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by  Krystyne Manzer, CFA Sep 21, 2021

Canadians went to the polls yesterday to elect the country’s 44th Parliament. While at the outset of the campaign, it appeared as though the Liberals might walk away with a majority government, the polls narrowed as the campaign progressed. Temporarily they even pointed to a Conservative victory. The final outcome – re-election of a Liberal minority government – highlights an electorate that ultimately opted for the status quo.

Canada votes: the Parliamentary breakdown

Liberal Conservatives Bloc Québécois NDP Green Party Independent
Seats in 2021 election 158 119 34 25 2 0
Seats in 2019 election 157 121 32 24 3 1

Source: CBC. RBC GAM. Seats include leading or elected as of 6am, September 21, 2021.

The world has changed considerably since Justin Trudeau and the Liberal government were handed their last minority in October 2019. Yet political preferences seemingly have not. Only a handful of seats changed hands across the country, results that are likely disappointing to for all parties involved.

As of this morning, the Liberals appear to have gained a total of one seat in the House of Commons, 12 seats short of the 170 required for a majority. They captured 32.2% of the vote, down from 33% in 2019 -- although with an unusual number of mail-in ballots still to be counted, those figures may change slightly. Meanwhile, the Conservatives collected 119 seats, down a couple of seats from the last election.

Five out of the last seven elections in Canada have resulted in a minority government. This is partly a function of an increased number of parties vying for power – six received a significant share of the vote in the election. It’s also partly a reflection of an unusually divided public. This will have to be resolved in Parliament, where compromise and debate are necessary ingredients for progress.

Typically a minority government would raise questions about how much might be accomplished. However, the Liberals have shown to be adept at working with fellow left-leaning parties to maintain the confidence of Parliament. While some of that has been due to the necessity of passing critical legislation during the pandemic, the NDP are likely to be fairly supportive of much of the Liberal’s expansive mandate.

What lies ahead

While the Liberal platform contained an exceptional number of promises, several now come into focus from an economic and investment perspective:

  • The Liberals campaigned on a platform of increasing government spending, to the tune of an additional $78 billion over the next five years. Given that the pandemic isn’t yet resolved, some further policy measures are arguably justified. It’s also important to note that minority governments tend to be more fiscally expansive as they attempt to meet the spending objectives of multiple parties. When combined with low interest rates, this strategy is unlikely to encounter near-term concerns about debt sustainability.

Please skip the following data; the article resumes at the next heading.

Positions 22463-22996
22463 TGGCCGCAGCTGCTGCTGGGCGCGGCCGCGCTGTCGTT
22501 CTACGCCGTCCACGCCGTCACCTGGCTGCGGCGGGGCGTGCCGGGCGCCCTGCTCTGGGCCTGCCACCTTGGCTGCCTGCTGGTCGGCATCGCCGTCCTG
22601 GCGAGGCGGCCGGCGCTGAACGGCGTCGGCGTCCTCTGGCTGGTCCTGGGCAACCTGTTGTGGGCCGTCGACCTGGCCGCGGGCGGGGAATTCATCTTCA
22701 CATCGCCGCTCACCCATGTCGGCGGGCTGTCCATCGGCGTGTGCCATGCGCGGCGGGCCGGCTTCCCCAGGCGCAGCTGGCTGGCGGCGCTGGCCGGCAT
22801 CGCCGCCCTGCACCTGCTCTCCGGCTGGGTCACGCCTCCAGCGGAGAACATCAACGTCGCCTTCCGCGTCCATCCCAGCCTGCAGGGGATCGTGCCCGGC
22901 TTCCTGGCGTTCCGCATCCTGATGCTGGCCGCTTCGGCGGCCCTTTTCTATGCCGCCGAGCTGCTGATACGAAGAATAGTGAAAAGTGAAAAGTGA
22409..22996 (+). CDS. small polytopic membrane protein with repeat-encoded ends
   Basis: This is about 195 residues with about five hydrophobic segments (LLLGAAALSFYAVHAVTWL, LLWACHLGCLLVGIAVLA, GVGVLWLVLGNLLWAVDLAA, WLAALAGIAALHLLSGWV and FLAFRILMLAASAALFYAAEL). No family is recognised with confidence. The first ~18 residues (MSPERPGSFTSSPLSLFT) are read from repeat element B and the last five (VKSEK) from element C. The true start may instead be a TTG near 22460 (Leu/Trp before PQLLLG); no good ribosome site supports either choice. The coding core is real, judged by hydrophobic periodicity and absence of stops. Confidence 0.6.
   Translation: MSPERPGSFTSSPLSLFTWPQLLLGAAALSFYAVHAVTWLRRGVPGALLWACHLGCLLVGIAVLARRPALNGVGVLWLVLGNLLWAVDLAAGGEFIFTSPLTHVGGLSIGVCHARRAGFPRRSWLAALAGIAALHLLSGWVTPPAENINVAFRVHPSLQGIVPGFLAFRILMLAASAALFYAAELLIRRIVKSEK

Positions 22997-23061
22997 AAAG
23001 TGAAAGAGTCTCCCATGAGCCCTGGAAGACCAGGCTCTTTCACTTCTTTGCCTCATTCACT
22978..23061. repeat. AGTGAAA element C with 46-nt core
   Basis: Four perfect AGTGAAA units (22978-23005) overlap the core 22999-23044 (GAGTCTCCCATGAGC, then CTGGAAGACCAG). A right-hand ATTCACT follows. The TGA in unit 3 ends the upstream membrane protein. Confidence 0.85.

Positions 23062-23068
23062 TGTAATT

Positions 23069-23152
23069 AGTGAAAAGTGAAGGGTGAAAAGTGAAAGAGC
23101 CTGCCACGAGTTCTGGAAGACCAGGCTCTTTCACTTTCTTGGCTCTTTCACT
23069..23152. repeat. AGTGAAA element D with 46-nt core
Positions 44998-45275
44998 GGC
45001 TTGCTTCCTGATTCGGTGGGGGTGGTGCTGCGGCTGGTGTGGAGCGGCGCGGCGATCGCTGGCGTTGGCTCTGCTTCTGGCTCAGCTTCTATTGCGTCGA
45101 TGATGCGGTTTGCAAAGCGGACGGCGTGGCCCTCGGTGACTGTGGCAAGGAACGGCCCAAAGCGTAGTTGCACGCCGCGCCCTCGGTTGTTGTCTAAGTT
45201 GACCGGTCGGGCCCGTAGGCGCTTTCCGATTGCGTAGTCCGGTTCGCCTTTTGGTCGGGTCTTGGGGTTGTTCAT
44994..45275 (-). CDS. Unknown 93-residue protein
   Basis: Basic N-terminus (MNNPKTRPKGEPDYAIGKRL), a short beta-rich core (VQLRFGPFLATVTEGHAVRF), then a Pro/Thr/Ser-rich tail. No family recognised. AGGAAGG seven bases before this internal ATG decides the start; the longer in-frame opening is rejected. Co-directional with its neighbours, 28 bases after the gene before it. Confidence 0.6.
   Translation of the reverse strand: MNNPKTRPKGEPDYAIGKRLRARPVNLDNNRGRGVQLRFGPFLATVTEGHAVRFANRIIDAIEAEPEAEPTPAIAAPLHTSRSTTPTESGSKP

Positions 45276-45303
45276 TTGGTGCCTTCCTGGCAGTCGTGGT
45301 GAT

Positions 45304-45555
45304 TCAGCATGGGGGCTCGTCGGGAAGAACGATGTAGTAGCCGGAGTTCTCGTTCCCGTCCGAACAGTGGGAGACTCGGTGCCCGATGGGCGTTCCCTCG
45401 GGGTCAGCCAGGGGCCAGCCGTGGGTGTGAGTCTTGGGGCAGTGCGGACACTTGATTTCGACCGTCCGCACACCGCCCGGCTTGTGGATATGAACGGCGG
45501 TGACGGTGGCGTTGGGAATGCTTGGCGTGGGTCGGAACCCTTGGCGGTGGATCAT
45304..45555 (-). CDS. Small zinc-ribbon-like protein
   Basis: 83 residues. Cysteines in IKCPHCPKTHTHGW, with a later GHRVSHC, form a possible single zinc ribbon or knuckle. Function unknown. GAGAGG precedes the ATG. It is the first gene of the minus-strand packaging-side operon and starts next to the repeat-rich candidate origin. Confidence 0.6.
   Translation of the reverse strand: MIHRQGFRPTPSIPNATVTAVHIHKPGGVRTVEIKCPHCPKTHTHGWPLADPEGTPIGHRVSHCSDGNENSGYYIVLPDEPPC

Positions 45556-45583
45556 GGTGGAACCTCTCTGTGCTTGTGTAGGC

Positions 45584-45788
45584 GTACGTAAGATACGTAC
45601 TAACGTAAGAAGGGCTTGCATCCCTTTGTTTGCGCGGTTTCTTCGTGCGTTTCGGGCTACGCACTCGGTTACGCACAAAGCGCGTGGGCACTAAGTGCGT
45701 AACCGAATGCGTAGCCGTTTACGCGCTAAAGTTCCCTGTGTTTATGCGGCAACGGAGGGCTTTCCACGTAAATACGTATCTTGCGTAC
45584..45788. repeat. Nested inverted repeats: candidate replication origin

• The party proposed increasing the tax rate on large banks and insurance companies from 15% to 18%. If passed, this would generate an additional $5.3 billion in revenue for the government over the next four years.
  • All of the parties campaigned on introducing measures to increase affordability in the housing market, and it’s likely we will see some measures introduced. Key Liberal pledges include placing limits on foreign ownership and instituting an anti-flipping tax on houses owned for less than one year. There is also a focus on affordability, with plans to build more homes, encourage cheaper mortgage insurance and create a tax-sheltered program for down payments.
  • In addition to continuing many of their existing pandemic support programs, the Liberals plan to provide wage and rent support for the tourism sector, subsidizing cultural events facing reduced capacity.

Elsewhere, the new government has also proposed support for working Canadians and families, including:

  • Continue rolling out its new $10 childcare program.
  • Expand the number of individuals who are eligible for the Canada Workers Benefit.
  • Increase the generosity of the guaranteed income supplement for low-income seniors.
  • Lower the threshold for repayment relief on federal student loans.

Finally, the Liberals promise to continue implementing a suite of green initiatives, including a gradually rising carbon tax. They have also committed to reduce emissions in the years and decades ahead.

What it means for markets 

Elections rarely lead to a large deviation from the prior economic trajectory, particularly when the incumbent wins. While the formation of a minority government often creates greater potential uncertainty, Canada is no stranger to minority Parliaments and this outcome is virtually identical to the representation that existed prior to dissolution. Thus financial markets have responded to the results of this election in a muted fashion, focused more on other events. History further suggests there is no definitive path for rates during or after elections, and the Canadian dollar tends to take its primary cue from commodity prices and other market variables rather than political changes.

Our indicators suggest considerable work remains to be done to get Canada back to its full economic potential. However, with the growing adoption of vaccine mandates and passports, further economic restrictions are now less likely to occur. In addition to the continuing pandemic supports, an important factor for robust growth ahead is the Liberal commitment to accelerated immigration over the next few years.

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© RBC Global Asset Management Inc. 2021
Publication date: September 21, 2021